There are different kinds of technology, in my opinion, but it depends on how you look at it. I can send a mass email near instantly instead of hand-writing a dozen different letters and sending them to be carried on horseback or ship and waiting weeks or months for a response. Consider what used to be required to produce engineered drawings: hand-drawn with stencils on special paper that didn't let you erase well if at all. I would call that a massive reduction in the amount of work that I do.

You're right, though, that we've always found more to do. I'm not sure how well that holds when/if we develop the ability to do complete tasks with either no input or just programming. Imagine an automated, self-diagnosing entity that communicates with an automated overseer for repairs and deployment based on measurements of various conditions. I suspect there will always be people required, but the quantity needed drops significantly.


Stencils could be corrected to a degree (I still like the smell of correction fluid. Reminds me of my Mom...) - but there was a reason draftsmen were well paid. Errors could easily destroy days of work on blueprints.

Sparko
06-05-2014, 12:36 PM
Stencils could be corrected to a degree (I still like the smell of correction fluid. Reminds me of my Mom...) - but there was a reason draftsmen were well paid. Errors could easily destroy days of work on blueprints.

I started out as an electrical draftsman, using a drafting machine (a square and ruler mounted to a drafting table) and templates.

In fact, my table looked almost exactly like this:
http://www.mikanet.com/museum/images/drafting_table.jpg

We drew on vellum which was fairly easy to erase mistakes on. When we were done, we copied the drawings onto blueprints (a type of copy) to make them permanent and create working drawings.

and no I wasn't well paid.

I even helped to bring in and set up Autocad when it first became available. It saved some time and allowed us to store pieces to be reused, and had built in symbols instead of having to use templates.

Teallaura
06-05-2014, 12:39 PM
I started out as an electrical draftsman, using a drafting machine (a square and ruler mounted to a drafting table) and templates.

In fact, my table looked almost exactly like this:
http://www.mikanet.com/museum/images/drafting_table.jpg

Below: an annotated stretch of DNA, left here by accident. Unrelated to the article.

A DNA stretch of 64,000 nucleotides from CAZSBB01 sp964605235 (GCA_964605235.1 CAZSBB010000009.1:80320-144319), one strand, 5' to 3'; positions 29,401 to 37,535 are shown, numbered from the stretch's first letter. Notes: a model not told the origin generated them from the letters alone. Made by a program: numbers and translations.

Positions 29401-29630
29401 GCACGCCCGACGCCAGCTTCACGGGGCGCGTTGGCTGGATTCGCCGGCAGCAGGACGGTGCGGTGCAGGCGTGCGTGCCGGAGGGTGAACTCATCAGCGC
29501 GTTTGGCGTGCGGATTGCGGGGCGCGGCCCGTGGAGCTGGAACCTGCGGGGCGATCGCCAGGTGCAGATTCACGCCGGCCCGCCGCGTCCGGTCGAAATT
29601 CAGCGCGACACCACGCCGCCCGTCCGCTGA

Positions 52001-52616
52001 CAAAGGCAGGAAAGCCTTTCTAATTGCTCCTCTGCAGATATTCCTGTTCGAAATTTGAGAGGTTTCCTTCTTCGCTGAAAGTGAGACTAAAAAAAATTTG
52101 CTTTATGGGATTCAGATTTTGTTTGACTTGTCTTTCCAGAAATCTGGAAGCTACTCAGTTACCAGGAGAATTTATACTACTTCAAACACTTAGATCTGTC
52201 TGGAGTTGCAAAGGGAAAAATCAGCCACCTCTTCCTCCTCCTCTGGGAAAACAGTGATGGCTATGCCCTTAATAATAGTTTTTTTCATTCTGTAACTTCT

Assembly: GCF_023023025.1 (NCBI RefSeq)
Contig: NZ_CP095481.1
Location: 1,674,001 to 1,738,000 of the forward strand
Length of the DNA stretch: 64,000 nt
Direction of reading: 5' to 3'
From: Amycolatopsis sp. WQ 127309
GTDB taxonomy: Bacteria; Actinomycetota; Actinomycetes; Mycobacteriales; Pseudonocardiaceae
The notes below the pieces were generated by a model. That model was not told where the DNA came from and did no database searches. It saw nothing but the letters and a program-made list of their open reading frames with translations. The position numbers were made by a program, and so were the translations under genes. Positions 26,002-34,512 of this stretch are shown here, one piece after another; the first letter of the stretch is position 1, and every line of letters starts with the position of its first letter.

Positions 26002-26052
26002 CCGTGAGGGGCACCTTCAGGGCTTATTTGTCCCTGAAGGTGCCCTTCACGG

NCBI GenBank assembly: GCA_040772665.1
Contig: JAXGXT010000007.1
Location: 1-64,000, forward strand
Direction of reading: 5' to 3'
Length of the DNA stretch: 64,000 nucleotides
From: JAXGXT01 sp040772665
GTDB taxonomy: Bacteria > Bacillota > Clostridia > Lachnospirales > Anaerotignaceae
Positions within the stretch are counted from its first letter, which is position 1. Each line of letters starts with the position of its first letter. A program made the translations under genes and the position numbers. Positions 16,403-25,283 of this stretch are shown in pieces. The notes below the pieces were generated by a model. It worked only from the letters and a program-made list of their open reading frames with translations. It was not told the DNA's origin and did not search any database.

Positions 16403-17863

We drew on vellum which was fairly easy to erase mistakes on. When we were done, we copied the drawings onto blueprints (a type of copy) to make them permanent and create working drawings.

and no I wasn't well paid.

I even helped to bring in and set up Autocad when it first became available. It saved some time and allowed us to store pieces to be reused, and had built in symbols instead of having to use templates.


We had a mimeograph when I was a girl (my parents owned a kindergarten for awhile). I seem to recall draftsmen who dealt with stencils being well - or at least better - paid but I could be mistaken. I know stencils could be corrected but the corrections didn't really look good and didn't print nearly as well as non-corrected areas.

:shrug:

Carrikature
06-05-2014, 12:40 PM
I think you are confusing automation with artificial intelligence.

You would be wrong, then. I've spent enough time on the subject not to make that mistake. :smile:



The OP article is saying that AI is really good at faking intelligence but when it comes down to it, it is just a brute force method of digging through an expert system database to come up with answers that sound like it is thinking. A parlor trick basically. We are not any closer to a true sentient artificial mind now than we were 100 years ago. Just better at faking it.

I understood what the article is saying. I also know that it's an incomplete picture of what really is taking place these days. I've seen robots that are actively learning. Yes, we have really strong systems that are just database-lookup programs. In truth, part of intelligence is database lookup. It's more than that, of course, but you don't have inference and pattern recognition without remembrance of previous encounters.

Carrikature
06-05-2014, 12:43 PM
Stencils could be corrected to a degree (I still like the smell of correction fluid. Reminds me of my Mom...) - but there was a reason draftsmen were well paid. Errors could easily destroy days of work on blueprints.

:yes:

I've heard lots of horror stories about thin paper ripping with too much pressure.

Teallaura
06-05-2014, 12:45 PM
:yes:

I've heard lots of horror stories about thin paper ripping with too much pressure.


Oh yeah - and 'too much' didn't amount to much at all. Then there were those horrible moments when the stencil caught on something and got ripped to shreds in the mimeograph...

:candle:

Carrikature
06-05-2014, 12:50 PM
Oh yeah - and 'too much' didn't amount to much at all. Then there were those horrible moments when the stencil caught on something and got ripped to shreds in the mimeograph...

:candle: